From Harvey’s to Johnie’s to Bob’s Big Boy
DOWNEY, CA. Harvey’s Broiler was founded in 1958 by Harvey Ortner. He and his wife Minnie purchased the former poultry farm property located on Firestone Boulevard and Old River School Road in 1950 and hired architect Paul B. Clayton to design the restaurant. It was a superb example of Googie style architecture, also known as populuxe or Doo-Wop. This was a form of modern and/or futurist architecture, influenced by car culture and the Atomic Age. Googie originated in Southern California during the late 1940s and continued into the mid-1960s. The style lent itself well to motels, coffee houses and bowling alleys.
Harvey’s epitomized the movement with a drive-in canopy in the shape of a boomerang and recessed lighting that beamed down like a UFO. The drive-in was somewhat of a fashion show as it could easily accommodate as many as 100 of the sexiest cars of its time. The flamboyant and famous signage was a landmark for the City of Downey, as it was strikingly visible to drivers and onlookers on the main drag of Firestone Boulevard.
Harvey’s was renamed to Johnie’s Broiler in 1968. Johnie’s had one “n” instead of two because it was named after an interim owner with the last name Johnson. Johnson’s ownership was short lived. He did not meet the terms of the purchase agreement, and the restaurant reverted back to Harvey’s, but it was too late. The sign had already been changed from Harvey’s to Johnie’s. Christos Smyrniotis leased it from Harvey Ortner in 1970 according to city construction permits, eventually purchased it, and owned it through 2006.
Johnie’s is considered one of the birthplaces of car culture in Southern California. It has been featured in magazines, commercials and movies. A scene from the biopic “What’s Love Got to Do with it” (1993) where Ike (Laurence Fishburne) and Tina (Angela Bassett) have a massive fight was filmed at Johnie’s.
On New Year’s Eve 2001, Johnie’s closed its doors. In early 2002, the property was leased to a used car dealership, but the sign, structure, and drive-in canopy remained. Where cars were once displayed for pride, they were now displayed for cash. Fortunately, the dealer’s lease ended in August 2006. Unfortunately, a 99 year lease was signed with a new tenant, Ardas Yanik.
Sunday, Jan. 7, 2007 was a tragic day. Horrified onlookers watched as bulldozers illegally chopped into and demolished the cherished landmark. Yanik reportedly did not get permits for the demolition, so there was no advance warning to save Johnie’s. The locals dialed 9-1-1, and the cops showed up in force. The demolition was stopped, but the damage was done. The main structure was heavily damaged, but the drive-in canopy remained, as well as the large neon sign, which became a symbol of hope and inspiration for a rebirth.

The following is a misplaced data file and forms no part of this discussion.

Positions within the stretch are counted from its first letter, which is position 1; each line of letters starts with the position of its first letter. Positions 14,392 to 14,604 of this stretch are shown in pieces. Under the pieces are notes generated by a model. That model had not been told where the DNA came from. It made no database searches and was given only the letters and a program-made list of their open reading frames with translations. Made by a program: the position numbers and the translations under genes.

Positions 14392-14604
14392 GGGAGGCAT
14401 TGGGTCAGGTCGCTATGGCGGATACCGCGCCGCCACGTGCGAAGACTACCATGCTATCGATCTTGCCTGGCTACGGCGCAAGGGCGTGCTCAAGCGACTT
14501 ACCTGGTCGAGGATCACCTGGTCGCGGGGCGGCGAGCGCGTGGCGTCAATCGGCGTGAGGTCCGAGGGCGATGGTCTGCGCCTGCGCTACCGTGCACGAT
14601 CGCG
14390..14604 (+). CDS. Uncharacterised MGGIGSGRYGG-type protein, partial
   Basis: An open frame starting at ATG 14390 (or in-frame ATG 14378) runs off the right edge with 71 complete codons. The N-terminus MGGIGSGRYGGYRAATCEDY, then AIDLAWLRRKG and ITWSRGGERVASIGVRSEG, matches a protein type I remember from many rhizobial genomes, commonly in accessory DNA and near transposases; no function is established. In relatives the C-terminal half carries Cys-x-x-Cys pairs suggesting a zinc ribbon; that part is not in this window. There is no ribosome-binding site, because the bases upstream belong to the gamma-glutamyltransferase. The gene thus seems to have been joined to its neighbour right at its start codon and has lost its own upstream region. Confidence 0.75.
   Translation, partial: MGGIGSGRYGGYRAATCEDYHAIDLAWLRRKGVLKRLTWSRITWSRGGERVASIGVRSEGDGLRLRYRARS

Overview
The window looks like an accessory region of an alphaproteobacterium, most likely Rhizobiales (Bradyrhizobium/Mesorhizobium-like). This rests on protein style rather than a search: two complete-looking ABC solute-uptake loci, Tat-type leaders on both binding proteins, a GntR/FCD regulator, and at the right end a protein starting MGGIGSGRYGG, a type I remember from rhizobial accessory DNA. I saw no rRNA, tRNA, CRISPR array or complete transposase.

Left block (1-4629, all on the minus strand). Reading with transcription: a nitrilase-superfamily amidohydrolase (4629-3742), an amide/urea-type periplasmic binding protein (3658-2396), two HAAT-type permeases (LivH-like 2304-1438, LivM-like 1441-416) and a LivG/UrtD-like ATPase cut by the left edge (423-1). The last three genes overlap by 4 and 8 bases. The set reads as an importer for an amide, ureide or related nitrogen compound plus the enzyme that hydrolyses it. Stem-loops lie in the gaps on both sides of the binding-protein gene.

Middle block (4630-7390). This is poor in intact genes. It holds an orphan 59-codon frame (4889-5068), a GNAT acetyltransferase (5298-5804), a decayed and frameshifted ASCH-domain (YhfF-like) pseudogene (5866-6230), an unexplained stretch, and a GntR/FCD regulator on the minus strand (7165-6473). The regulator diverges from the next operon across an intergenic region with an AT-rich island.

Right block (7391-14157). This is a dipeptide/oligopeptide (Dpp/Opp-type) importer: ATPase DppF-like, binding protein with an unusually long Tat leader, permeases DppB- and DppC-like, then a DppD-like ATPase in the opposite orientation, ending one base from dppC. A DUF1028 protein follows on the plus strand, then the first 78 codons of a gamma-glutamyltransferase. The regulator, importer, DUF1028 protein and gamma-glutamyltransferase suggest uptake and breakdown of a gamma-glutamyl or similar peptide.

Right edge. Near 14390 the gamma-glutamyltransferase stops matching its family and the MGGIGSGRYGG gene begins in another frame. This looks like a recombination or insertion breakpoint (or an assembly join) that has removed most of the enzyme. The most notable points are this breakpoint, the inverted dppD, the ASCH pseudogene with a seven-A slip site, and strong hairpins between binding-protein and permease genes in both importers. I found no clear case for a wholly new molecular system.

Ardas Yanik reportedly “pleaded no contest to three misdemeanor charges stemming from the demolition and had his lease forfeited.”
Shocked supporters re-grouped and the Mod-Com (Adriene Biondo=Chair), Friends of Johnie’s (Analisa Ridenour=President) and Coalition to Save & Rebuild Harvey’s Broiler (Kevin Preciado=Lead) sprang into action. They attended hearings, city council meetings and got the word out that Johnie’s needed Downey’s help. Because of their devotion to preserve Downey’s history, complete demolition was held off until Bob’s Big Boy came to the rescue. Downey came together as a family to rebuild Johnie’s in all its former glory.
Today, it is a work of art. Take a look at the before and after photos. You will see that the renovation was true to its historic roots. Please visit their website at http://www.bobsbigboybroiler.com/.
The best thing you can do to support its continued operation is to stop in for a burger or a shake really soon!
For more on the history, see Johnie’s Broiler on Wikipedia.
More on Johnie’s as a filming location:
In Robert Altman’s 1994 film, “SHORT CUTS,” Lily Tomlin played a waitress who worked at the same Johnie’s Broiler. This Downey café was also the scene of the 1995 Diane Keaton film, “UNSTRUNG HEROES,” starring Michael (“Kramer”) Richards & Andie MacDowell, as well as for 1994’s “REALITY BITES” (starring Winona Ryder and Ethan Hawke). In 1999, the diner posed as a bus station for an episode of TV’s “The X-Files.”